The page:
Various clinical signs, such as delayed eruption of one or both permanent maxillary first molars of the same arch or the appearance of the distal cusps without the mesial cusps of the same permanent molar, suggest ectopic eruption, with radiography providing a definitive diagnosis [1] [3].

When an impacted first permanent molar has not erupted through the alveolar bone, it should be watched carefully. Although most ectopic teeth will eventually erupt into normal position, intervention is advisable immediately after the tooth penetrates the alveolar crest. It has also been shown that at age seven most children's permanent molars with reversible ectopic eruption laid freed themselves. Therefore, postponing treatment to a later age is not recommended. Sim stated that early treatment may prevent a space loss of 6–8 mm [13]. Several methods of treating ectopically erupting maxillary permanent first molars have been suggested,

  1. Interproximal wedging: after the occlusal surface of the first permanent molar becomes exposed in the oral cavity, the eruption path of the impacted tooth can often be favorably influenced by inserting a brass ligature wire gingival to the contact of the permanent and primary molars [13] [14].
  2. Distal tipping: there are different appliances for disimpaction.

The objectives of this study is to determine the prevalence of reversible and irreversible ectopic eruption of the permanent maxillary first molars, and their distribution in terms of age, gender as well as their unilateral or bilateral occurrence in a Spanish children subpopulation.


Materials and Methods

Subjects
This prospective study was performed in a subpopulation of Spanish children at a private pediatric dentistry office in Seville, Spain.

Inclusion criteria for this study where children between five and eight years old, and it was determined by a longitudinal study by Ekstrand et al. [15], which concluded that the eruption of the permanent maxillary first molars occurs between those ages for both sexes. Patients without primary second molars and those who had any genetic syndrome or systemic disease affecting the mouth were excluded from the study.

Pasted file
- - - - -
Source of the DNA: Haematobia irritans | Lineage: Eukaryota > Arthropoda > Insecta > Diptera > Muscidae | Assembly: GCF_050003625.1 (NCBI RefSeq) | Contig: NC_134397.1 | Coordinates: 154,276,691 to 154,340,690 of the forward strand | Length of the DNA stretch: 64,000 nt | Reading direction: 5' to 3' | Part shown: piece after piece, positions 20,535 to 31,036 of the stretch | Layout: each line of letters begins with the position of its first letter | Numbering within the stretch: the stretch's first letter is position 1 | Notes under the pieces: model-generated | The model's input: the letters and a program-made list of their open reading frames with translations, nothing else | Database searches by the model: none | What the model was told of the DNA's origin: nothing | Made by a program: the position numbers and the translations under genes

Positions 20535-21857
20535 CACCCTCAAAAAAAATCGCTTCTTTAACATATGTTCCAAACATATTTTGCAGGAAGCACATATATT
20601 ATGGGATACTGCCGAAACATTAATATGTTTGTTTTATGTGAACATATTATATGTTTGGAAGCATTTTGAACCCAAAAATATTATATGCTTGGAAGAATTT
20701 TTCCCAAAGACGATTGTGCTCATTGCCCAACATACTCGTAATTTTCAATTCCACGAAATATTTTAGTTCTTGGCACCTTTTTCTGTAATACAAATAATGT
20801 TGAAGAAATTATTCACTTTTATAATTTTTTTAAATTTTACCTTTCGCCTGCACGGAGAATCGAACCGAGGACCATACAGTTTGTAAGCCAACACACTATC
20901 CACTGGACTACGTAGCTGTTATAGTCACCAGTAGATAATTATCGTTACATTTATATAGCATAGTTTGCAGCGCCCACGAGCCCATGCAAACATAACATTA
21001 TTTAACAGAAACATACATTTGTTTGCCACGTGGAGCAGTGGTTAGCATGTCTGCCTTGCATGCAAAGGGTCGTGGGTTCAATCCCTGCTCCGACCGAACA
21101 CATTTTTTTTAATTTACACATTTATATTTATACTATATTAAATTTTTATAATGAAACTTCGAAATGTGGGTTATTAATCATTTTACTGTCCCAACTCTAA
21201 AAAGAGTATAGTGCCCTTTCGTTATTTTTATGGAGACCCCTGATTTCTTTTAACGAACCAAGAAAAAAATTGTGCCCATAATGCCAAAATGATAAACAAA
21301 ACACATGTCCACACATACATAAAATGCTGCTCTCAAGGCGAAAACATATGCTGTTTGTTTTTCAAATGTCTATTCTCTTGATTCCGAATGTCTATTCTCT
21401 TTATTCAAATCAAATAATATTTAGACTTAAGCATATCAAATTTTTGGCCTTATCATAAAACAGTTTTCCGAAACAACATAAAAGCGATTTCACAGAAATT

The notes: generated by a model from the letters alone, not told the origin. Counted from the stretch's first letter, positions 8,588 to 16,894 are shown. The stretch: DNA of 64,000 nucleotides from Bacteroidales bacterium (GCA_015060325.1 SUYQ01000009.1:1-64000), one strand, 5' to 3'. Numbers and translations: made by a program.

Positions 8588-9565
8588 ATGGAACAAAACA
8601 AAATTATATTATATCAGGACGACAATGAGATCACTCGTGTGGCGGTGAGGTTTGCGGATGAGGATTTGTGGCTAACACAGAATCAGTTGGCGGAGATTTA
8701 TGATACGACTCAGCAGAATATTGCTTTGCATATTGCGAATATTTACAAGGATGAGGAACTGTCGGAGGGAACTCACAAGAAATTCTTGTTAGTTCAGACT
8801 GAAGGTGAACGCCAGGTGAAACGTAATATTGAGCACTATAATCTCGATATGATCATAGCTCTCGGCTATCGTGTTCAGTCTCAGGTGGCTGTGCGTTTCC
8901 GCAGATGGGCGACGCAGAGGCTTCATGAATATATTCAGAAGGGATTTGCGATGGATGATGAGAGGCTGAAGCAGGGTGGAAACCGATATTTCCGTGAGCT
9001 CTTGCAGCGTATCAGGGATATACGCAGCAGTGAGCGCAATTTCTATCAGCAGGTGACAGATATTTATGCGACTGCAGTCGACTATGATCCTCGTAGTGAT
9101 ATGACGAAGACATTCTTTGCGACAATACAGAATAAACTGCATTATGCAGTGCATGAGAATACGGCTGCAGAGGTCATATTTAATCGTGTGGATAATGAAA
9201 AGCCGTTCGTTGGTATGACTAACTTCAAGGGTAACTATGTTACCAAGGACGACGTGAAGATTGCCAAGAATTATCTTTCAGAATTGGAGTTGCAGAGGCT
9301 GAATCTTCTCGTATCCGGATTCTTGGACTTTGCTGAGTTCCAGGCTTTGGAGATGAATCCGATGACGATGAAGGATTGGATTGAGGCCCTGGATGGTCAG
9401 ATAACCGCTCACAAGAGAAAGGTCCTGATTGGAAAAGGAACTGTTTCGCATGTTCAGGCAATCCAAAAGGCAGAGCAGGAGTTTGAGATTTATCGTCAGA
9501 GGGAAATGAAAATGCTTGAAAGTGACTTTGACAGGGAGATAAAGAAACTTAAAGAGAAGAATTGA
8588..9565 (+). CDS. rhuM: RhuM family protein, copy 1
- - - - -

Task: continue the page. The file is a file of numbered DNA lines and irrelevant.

The sample size was 505 patients of whom 261 were male and 244 female.

Clinical and radiographical monitorization
For the purposes of patient selection, clinical and radiographical examinations were performed by periodic appointments every six months over a period of two years by one operator. The clinical examination consisted of inspection and palpation. The radiographic examination included six intraoral periapical X-ray films and one panoramic X-ray. Periapical radiographs were taken in the anterior and lateral sectors by the paralleling technique to evaluate with more precision the tooth eruption and the direction by the operator. With the examinations, the same operator diagnosed the ectopic eruption of the permanent maxillary first molar.

Statistics
We performed a descriptive analysis of quantitative variables to assess differences between groups using the chi-square test to compare frequencies of each variable studied and defining a significance value of p < 0.05 with a 95% confidence interval. The data was obtained using the statistical software SPSS 17.0 for Windows (LEAD Technologies, Chicago, Illinois, USA).


Results

The prevalence of ectopic eruption in the population of the present study, was of 6.7% (34 patients of the 505 studied). As regards to the gender, very similar distribution was observed for males and females: 52.9% versus 47.1%, respectively. This small difference was not statistically significant (p > 0.05), especially bearing in mind that the study included slightly more male patients. Regarding the age of diagnosis from the established inclusion criteria, the most common age of presentation of ectopic eruption was eight years of age, (41.2%), followed by seven years of age (32.4% of cases) (Table 1).

In 67.6% of cases, the ectopic eruption occurred bilaterally in both permanent molars simultaneously. None of the patients diagnosed with this pathology had symptoms either at diagnosis or at subsequent check-ups (Table 1).

After clinical and radiographical monitoring the progression of the cases, it was found that 58.8% of cases did not require treatment (reversible ectopic eruption)-a total of 20 patients (Table 2). The remaining 41.2% required different treatments: 6 out of 12 treated patients required the use of brass ligatures for up righting of the impacted permanent molars; five patients underwent hemisection of the primary second molar and subsequently started orthodontic treatment; two patients were fitted with a Hexahelix distalizing appliance, after extraction of the primary second molars; one patient required extraction of the primary second molar owing to severe root resorption and the fitting of a space maintainer (Table 2).

The largest space lost for the sample was of 4 mm in the whole of the upper arch. In cases where space was recovered, no relapse was found in any of the patients (Table 2).

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Table 1: Clinical characteristics of the sample



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Table 2: Treatment needs of the included children sample



Discussion